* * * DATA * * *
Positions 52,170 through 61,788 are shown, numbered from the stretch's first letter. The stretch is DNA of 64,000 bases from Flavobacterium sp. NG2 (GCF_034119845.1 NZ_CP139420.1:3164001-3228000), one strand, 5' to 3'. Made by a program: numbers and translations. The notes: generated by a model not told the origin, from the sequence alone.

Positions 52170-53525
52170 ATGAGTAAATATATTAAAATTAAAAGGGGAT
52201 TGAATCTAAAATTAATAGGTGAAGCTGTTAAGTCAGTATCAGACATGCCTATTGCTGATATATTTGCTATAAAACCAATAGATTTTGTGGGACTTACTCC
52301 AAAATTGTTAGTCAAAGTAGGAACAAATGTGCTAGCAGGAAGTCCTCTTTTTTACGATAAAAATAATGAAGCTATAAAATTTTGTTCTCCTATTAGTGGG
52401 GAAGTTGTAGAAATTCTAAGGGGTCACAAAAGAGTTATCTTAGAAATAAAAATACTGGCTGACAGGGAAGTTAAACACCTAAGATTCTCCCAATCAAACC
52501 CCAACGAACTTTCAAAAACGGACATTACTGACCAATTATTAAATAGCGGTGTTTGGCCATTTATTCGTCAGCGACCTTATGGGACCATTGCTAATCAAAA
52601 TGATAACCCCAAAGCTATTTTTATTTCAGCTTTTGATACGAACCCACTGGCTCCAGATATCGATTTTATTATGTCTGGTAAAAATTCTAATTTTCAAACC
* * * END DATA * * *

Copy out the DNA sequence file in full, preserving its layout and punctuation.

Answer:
Positions 52,170 through 61,788 are shown, numbered from the stretch's first letter. The stretch is DNA of 64,000 bases from Flavobacterium sp. NG2 (GCF_034119845.1 NZ_CP139420.1:3164001-3228000), one strand, 5' to 3'. Made by a program: numbers and translations. The notes: generated by a model not told the origin, from the sequence alone.

Positions 52170-53525
52170 ATGAGTAAATATATTAAAATTAAAAGGGGAT
52201 TGAATCTAAAATTAATAGGTGAAGCTGTTAAGTCAGTATCAGACATGCCTATTGCTGATATATTTGCTATAAAACCAATAGATTTTGTGGGACTTACTCC
52301 AAAATTGTTAGTCAAAGTAGGAACAAATGTGCTAGCAGGAAGTCCTCTTTTTTACGATAAAAATAATGAAGCTATAAAATTTTGTTCTCCTATTAGTGGG
52401 GAAGTTGTAGAAATTCTAAGGGGTCACAAAAGAGTTATCTTAGAAATAAAAATACTGGCTGACAGGGAAGTTAAACACCTAAGATTCTCCCAATCAAACC
52501 CCAACGAACTTTCAAAAACGGACATTACTGACCAATTATTAAATAGCGGTGTTTGGCCATTTATTCGTCAGCGACCTTATGGGACCATTGCTAATCAAAA
52601 TGATAACCCCAAAGCTATTTTTATTTCAGCTTTTGATACGAACCCACTGGCTCCAGATATCGATTTTATTATGTCTGGTAAAAATTCTAATTTTCAAACC